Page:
Bricks and Straw

My desk is cleared of the litter of ages;
Before me glitter the fair white pages;
My fountain pen is clean and filled,
And the noise of the office has long been stilled.
Roget’s Thesaurus is at my hand,
And I’m ready to do some work that’s grand,
Dignified, eminent, great, momentous,
Memorable, worthy of note, portentous,
Beautiful, paramount, vital, prime,
Stirring, eventful, august, sublime.
For this is the way, I have read and heard,
That authors look for the fitting word.
All of the proud ingredients mine
To build, like Marlowe, the mighty line.
But never a line from my new-filled pen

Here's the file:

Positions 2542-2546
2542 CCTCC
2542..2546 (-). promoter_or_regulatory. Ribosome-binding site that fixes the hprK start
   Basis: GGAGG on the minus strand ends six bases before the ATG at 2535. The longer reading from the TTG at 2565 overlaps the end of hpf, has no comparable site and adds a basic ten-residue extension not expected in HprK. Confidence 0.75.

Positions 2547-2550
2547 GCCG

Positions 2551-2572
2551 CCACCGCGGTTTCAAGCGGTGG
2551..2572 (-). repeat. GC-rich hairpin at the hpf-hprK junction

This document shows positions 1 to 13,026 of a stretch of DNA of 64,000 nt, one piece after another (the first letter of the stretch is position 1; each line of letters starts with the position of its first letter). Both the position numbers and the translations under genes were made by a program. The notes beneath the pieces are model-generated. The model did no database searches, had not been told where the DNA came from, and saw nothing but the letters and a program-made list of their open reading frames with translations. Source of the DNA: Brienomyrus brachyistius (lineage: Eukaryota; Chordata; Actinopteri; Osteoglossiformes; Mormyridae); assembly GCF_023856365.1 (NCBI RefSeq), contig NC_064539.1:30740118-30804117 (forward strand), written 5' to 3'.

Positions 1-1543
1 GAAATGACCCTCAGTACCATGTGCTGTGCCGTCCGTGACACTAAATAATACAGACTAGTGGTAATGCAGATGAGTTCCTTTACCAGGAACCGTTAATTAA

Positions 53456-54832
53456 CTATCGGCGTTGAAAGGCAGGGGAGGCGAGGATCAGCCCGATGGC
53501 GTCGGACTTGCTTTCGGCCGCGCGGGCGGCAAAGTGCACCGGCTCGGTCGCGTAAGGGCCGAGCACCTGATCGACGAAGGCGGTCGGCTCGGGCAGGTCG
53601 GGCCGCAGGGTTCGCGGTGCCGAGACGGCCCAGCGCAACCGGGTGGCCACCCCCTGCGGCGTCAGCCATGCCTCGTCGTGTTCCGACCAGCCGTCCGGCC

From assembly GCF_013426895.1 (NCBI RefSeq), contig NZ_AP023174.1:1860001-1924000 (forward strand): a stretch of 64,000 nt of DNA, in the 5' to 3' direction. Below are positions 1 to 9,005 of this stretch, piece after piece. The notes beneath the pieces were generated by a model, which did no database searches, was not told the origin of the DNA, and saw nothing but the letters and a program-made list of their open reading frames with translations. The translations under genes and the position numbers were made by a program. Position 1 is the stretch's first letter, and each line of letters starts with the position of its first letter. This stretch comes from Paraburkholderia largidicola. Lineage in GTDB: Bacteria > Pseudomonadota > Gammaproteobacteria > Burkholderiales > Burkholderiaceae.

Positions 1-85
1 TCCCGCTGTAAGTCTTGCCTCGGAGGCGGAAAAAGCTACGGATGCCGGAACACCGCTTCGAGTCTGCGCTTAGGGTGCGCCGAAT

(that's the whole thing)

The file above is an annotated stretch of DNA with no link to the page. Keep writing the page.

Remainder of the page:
That couldn’t be done by a child of ten.
Oh, how did Shelley and how did Keats
Weave magic words on the fair white sheets
Under conditions that, were they mine,
I couldn’t bear? And I’d just resign.
Yet Milton wrote passable literature
Under conditions I couldn’t endure.
Coleridge and Chatterton did their stuff
Over a road that I’d christen rough.
Wordsworth and—soft!—could it be that they
Waited until they had something to say?

More Poems by Franklin Pierce Adams